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14th Franco-German Dialogue: More Europe! But how?

In the light of the results of the French presi­dential elections and the ongoing attempts to form a cabinet after the Greek parlia­mentary elections, the 14th Franco-German Dialogue took place on 10 and 11 May covering the topic “More Europe! But how?”.

The demand for more Europe might appear provocative with regard to the growing number of voices seriously discussing steps of disin­te­gration. However, the partic­i­pants of the Franco-German Dialogue, organised by the ASKO EUROPA-STIFTUNG and the Europäische Akademie Otzen­hausen in cooper­ation with the Institut für Europäische Politik e.V. and other partners, supported the call in broad consensus. Due to the ensuing question regarding the paths towards more integration, there was ample ground for contro­versial discus­sions within the four working groups and the panels. The recently published appeal “Wir sind Europa. Manifest zur Neugründung der EU von unten” (“We are Europe. Manifest for a new foundation of the EU from the bottom up”) in the weekly newspaper “Die Zeit” pointed out the necessity not to remain on a theoretical level but to put demands into practice. The impor­tance of these demands become apparent in the spectrum of challenges that the European Union faces at the moment and in the issues that were discussed within four working groups.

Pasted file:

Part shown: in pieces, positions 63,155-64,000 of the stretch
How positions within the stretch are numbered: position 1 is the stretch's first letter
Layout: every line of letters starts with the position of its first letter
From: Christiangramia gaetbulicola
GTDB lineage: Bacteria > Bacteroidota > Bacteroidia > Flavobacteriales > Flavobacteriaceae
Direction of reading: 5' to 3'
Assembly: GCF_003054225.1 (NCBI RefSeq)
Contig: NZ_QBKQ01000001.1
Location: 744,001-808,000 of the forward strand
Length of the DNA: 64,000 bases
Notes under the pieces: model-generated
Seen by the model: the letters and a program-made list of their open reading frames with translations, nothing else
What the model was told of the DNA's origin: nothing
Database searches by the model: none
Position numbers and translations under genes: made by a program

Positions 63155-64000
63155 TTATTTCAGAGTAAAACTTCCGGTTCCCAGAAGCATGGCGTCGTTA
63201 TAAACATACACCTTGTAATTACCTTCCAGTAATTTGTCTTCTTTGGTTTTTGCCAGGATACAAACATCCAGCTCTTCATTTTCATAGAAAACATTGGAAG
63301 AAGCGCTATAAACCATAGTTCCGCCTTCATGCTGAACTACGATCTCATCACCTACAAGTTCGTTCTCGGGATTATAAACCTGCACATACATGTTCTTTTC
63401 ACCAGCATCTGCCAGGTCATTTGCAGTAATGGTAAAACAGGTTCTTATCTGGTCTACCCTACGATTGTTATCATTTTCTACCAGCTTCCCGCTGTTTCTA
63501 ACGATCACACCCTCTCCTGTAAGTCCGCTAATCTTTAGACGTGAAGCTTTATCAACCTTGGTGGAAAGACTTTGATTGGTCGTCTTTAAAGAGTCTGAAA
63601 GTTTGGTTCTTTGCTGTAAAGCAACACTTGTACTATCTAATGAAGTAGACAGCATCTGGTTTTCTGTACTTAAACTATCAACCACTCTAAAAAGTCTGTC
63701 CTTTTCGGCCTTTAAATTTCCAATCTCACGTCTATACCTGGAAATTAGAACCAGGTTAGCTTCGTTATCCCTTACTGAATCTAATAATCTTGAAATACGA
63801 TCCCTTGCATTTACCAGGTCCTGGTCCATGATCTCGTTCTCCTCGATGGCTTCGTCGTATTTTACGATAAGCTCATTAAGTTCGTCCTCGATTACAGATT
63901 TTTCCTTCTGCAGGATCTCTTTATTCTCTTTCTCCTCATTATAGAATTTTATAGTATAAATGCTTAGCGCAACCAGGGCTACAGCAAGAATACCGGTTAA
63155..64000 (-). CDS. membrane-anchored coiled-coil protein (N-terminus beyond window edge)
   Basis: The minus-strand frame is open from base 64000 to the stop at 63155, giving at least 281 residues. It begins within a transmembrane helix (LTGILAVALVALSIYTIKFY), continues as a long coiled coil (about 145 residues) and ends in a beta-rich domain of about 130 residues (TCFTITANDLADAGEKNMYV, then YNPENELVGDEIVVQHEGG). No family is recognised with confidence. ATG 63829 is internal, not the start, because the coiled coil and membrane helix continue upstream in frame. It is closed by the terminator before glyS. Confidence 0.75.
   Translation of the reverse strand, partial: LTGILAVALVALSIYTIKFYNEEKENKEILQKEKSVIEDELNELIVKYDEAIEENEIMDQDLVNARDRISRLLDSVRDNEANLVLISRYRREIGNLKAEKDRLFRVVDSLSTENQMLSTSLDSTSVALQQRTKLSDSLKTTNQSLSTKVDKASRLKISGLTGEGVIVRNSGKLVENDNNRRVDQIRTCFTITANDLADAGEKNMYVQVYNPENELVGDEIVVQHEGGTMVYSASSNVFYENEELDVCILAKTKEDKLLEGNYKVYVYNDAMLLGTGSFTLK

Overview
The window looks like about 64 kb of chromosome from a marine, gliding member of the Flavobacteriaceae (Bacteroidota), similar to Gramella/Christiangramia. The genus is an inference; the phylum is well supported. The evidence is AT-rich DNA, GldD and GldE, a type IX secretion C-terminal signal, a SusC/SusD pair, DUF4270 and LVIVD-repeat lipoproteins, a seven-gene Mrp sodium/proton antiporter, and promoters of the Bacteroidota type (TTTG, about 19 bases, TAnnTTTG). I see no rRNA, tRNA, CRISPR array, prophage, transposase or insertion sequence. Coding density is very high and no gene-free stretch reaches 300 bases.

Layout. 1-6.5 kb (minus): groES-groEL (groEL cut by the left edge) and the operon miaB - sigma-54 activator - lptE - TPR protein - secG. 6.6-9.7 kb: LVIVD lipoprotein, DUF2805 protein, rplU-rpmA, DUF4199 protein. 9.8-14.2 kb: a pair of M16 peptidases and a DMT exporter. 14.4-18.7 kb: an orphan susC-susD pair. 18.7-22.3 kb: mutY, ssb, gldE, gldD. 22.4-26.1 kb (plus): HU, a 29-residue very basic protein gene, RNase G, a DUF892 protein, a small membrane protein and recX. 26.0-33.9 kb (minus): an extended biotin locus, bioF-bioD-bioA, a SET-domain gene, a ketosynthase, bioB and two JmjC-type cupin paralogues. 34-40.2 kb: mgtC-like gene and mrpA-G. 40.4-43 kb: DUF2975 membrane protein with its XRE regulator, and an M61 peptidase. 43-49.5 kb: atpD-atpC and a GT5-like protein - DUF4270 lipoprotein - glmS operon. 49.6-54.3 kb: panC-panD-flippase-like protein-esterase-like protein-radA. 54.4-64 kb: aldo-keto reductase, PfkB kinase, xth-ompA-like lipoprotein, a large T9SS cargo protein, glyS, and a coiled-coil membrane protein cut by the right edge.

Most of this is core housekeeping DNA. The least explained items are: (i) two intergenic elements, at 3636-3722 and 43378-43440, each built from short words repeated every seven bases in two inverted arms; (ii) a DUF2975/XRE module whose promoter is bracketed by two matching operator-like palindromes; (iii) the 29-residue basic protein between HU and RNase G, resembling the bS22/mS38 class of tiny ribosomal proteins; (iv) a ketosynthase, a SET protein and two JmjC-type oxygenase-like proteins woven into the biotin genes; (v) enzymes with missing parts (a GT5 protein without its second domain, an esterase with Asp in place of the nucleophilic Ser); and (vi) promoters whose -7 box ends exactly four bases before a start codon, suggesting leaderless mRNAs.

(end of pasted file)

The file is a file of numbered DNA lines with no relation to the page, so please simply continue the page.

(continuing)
The first working group, which was concep­tu­alised and conducted by the Institut für Europäische Politik e.V. in cooper­ation with the Fondation Charles Léopold Mayer pour le Progrés de l’Homme and the Citizens for Europe e.V., dealt with the double challenge of the legit­imacy of the European Union: the growing challenges to the Union’s capacity to act as well as the increasing demand for partic­i­pation of civil society organ­i­sa­tions. The discussion pointed out the deficits of the political system of the Union and that today’s political decisions are subject to an increasing complexity of three dimen­sions: (1) a complexity of challenges; (2) an insti­tu­tional complexity; and (3) a partic­i­pative complexity.

The second working group focussed its discussion on the Union’s capacity to act in the Eurozone crisis with regard to the issue of European solidarity. Especially the different instru­ments to solve the crisis provoked a contro­versial debate. The third working group comple­mented the debate on the insti­tu­tional system and political respon­si­bil­ities with the perspective of cultural hetero­geneity within the Union. The role of the French + German couple as an engine for the cultural dimension of European integration was considered. It discussed the danger of growing resent­ments against European integration. The fourth group discussed the relation between the EU and the North-African neigh­bouring states. The discussion proved that this issue is not only a matter of external relations but due to migration, moreover, a matter of domestic policy concerning human rights, solidarity and the further economic devel­opment within the EU.

The fact that the initial demand was not disproved but rather supported was a positive signal, which will hopefully become a central motif for the upcoming re-adjustment of the German-French relations.